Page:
Film-makers must learn from musicians: Part One


By Farayi Mungoshi

A YOUNG film-maker, recently graduated from film school, inquired which field was better to venture into, music videos or film-making?
This was not the first time to be asked such a question.
On asking why she had asked the question, her response was that she had realised film-makers were struggling more than musicians.
And the videos being made by Zimbabwean musicians are worlds ahead in terms of quality compared to films.
There was hurt written across the young film-maker’s face as she spoke, as if she regretted the decision to venture into film-making.
Musicians have managed to break onto the international scene, for example, Jah Prayzah, Winky D, Ammara Brown and Ex Q, among others, frequently feature on channels Trace Africa, MTV and Channel O.
But the products of local film-makers are nowhere to be seen.
Fans have to look for film-makers to get their products.
Bumping on a local production on Mnet is a novelty.
The question is: What is it that musicians are doing that film-makers are failing to do to raise their profiles?
Are music videos cheaper to make than feature length films or people appreciate music more than they do film?
We had films like Jit, Yellow Card, Neria and More Time, among others, which were all international award winners.
Why then do people forget names of the actors and actresses who acted in Jit or Consequences?
Are film-makers getting the same opportunity as musicians?
Who is to blame for this ‘demise’ of film in the country?
Music collaborations between local and international musicians, from Africa and Jamaica, has been on the increase in recent times.
Musicians like Jah Prayzah have collaborated with world renowned musicians like Jah Cure and Davido.
On the other hand, you have Winky D and Beenie Man joining forces.
The outcome of such collaborations has been astounding; it has brought the best out of our musicians and increased their exposure.
After the collaborations, the musicians have grown, with some increasing their earnings.
Could it be exposure that has made musicians excel more than film-makers?
Is the film industry lacking exposure?
Sherlock Holmes, Cry Freedom and King Solomon’s Mines are successful movies shot on location in Zimbabwe. These movies saw the likes of Denzel Washington, Sharon Stone and Michael Douglas, among others, coming to Zimbabwe.
Our actors like Fidelis Cheza and crew members were involved in the making of these movies — that was exposure.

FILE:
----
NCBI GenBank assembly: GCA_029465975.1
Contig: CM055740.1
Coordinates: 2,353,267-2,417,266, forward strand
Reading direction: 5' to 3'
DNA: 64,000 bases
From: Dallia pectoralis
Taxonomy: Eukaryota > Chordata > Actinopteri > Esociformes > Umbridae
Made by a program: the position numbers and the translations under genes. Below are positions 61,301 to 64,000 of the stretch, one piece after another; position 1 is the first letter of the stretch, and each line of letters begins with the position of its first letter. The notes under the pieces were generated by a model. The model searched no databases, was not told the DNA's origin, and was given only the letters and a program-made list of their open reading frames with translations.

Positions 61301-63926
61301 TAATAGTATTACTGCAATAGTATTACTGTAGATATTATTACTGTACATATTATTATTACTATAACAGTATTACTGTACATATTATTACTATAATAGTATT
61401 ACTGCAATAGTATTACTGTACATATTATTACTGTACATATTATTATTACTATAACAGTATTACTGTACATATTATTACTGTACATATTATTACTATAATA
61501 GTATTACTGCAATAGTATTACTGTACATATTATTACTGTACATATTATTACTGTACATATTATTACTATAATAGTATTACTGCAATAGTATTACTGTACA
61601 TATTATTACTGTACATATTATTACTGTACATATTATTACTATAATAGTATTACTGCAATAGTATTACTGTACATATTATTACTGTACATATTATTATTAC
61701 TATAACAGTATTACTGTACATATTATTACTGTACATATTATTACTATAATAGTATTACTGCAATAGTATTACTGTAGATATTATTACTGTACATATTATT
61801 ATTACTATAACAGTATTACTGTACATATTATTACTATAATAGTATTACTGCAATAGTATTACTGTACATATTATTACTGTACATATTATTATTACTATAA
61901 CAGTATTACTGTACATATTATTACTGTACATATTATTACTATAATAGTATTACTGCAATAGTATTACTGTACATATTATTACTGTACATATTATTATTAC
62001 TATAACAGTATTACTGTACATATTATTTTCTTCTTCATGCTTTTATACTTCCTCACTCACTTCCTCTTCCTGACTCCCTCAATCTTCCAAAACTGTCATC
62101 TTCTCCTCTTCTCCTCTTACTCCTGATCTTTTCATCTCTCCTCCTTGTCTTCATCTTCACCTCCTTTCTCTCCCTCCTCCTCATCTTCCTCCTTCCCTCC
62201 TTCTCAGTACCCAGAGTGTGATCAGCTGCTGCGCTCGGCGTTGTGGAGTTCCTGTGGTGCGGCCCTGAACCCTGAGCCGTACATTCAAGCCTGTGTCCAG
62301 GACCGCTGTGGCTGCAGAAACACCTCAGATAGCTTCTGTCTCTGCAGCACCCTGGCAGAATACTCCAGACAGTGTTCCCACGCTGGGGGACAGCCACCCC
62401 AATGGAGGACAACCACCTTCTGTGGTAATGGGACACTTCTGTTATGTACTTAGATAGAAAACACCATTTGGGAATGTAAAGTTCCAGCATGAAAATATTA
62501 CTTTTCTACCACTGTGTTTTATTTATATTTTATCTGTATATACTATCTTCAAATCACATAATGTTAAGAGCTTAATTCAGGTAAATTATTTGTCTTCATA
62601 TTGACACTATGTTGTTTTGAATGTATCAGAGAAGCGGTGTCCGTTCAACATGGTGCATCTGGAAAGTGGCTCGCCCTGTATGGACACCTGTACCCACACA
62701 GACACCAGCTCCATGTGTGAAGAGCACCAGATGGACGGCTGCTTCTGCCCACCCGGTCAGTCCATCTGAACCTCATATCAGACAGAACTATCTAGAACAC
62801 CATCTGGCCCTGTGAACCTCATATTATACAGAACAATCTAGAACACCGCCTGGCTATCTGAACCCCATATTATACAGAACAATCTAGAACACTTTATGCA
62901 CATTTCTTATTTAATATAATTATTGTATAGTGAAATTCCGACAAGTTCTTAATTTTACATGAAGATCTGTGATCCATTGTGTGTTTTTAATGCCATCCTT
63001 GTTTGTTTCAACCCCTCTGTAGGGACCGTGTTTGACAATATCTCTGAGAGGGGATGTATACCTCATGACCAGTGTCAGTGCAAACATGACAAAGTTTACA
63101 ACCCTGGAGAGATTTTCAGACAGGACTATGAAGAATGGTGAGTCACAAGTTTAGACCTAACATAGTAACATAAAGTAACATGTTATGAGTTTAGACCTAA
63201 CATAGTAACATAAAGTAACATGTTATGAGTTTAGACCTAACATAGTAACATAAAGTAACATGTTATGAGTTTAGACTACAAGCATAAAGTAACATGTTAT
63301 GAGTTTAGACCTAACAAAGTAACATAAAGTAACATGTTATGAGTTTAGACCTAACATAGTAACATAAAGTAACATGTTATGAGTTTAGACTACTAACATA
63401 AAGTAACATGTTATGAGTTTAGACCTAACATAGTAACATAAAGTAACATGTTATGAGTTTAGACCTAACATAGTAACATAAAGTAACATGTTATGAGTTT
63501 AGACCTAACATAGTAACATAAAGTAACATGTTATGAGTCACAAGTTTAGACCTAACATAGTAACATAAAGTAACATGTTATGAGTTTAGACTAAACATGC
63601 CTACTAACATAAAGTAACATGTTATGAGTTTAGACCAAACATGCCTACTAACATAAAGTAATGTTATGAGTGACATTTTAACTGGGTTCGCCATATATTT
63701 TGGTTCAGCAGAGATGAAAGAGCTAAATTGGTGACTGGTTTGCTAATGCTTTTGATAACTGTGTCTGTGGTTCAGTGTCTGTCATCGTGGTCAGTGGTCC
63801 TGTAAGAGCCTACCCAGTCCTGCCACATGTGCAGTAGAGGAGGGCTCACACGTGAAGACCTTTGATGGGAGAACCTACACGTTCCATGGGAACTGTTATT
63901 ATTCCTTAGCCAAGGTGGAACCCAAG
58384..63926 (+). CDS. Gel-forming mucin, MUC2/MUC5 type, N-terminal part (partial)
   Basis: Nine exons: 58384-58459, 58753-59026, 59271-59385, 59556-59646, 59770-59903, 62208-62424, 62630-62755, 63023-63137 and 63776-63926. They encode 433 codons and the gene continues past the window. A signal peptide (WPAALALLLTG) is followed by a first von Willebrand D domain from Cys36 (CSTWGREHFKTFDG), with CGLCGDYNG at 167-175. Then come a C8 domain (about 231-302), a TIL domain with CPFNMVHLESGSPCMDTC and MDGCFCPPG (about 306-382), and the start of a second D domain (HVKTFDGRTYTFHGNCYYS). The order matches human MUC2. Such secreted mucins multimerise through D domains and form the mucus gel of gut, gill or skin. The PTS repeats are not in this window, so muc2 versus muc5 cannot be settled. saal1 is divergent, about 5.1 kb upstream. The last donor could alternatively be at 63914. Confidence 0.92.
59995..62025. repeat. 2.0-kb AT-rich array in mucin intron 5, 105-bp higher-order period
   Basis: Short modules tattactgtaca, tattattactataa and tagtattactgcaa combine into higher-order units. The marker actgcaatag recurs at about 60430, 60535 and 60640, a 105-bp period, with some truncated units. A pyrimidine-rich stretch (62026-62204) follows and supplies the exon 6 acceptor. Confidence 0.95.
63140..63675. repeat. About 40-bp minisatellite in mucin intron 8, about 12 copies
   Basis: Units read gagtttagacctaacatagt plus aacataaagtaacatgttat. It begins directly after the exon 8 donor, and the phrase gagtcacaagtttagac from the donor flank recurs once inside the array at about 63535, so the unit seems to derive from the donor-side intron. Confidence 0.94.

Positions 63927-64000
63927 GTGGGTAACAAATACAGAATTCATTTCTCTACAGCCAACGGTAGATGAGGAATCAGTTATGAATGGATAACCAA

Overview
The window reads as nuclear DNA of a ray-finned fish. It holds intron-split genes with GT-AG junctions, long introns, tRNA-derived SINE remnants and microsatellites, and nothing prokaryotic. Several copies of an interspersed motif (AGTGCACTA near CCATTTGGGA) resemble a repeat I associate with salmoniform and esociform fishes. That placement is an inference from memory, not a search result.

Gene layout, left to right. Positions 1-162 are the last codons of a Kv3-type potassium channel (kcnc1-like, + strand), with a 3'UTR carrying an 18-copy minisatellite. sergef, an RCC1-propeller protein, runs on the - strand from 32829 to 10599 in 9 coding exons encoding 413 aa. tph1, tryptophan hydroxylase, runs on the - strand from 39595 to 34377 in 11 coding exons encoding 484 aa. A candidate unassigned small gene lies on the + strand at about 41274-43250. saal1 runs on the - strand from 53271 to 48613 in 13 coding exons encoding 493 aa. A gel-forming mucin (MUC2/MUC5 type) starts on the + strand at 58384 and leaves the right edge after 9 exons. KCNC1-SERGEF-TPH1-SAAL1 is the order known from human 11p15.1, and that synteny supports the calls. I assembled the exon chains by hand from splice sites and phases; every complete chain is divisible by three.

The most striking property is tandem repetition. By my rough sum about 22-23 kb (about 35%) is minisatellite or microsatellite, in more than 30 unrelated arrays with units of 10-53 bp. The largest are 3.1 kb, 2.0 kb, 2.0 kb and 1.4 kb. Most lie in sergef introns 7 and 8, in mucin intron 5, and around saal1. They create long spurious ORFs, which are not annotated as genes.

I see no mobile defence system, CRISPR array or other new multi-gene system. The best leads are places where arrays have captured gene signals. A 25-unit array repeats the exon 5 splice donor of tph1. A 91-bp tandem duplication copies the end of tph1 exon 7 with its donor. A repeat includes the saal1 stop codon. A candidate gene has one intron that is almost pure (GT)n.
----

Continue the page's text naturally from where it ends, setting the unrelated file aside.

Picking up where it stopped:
Musicians do not waste such collaborations. Once they happen, they fully utilise them, creating, it seems, permanent bonds.
The 1990s saw an influx of international film-makers coming to the country for joint ventures; among them were the Ribers who brought us films like More Time, Yellow Card and Neria, among others. They were key in grooming some of the film-makers we now revere as gurus of film in Zimbabwe.
We also had UNESCO running and funding film programmes and script writing courses at Production Services. They brought well-known names in international film-making like Mamoun Hassan and Wolfgang Pfeifer, but did any one create permanent links with them?
It is time that film-makers stop crying foul and become pro-active in improving the industry.
Productions being made by organisations such as the Zimbabwe Heritage Trust must be promoted, for it is such that will contribute to the development of the film industry.
Let us, like musicians, be the first to seek out everything that will develop our craft, we should not waste opportunities when they present themselves.
Local film-makers have depended mostly on donor money for production; let us be creative and work with what we have.
The notable film-makers of the world at one stage worked with the barest of resources and it was their hard work and creativity that catapulted them to success.
There will always be good excuses for not producing and success will be achieved by those who will be determined.
We should take a leaf from our fellow artistes, the musicians — the scourge of piracy has not stopped them.
Let us not have newcomers to the industry — the young — become disillusioned and despondent.
Ours is an industry that matters and is crucial to development of the nation.
Stories build nations.
Let us tell our stories!


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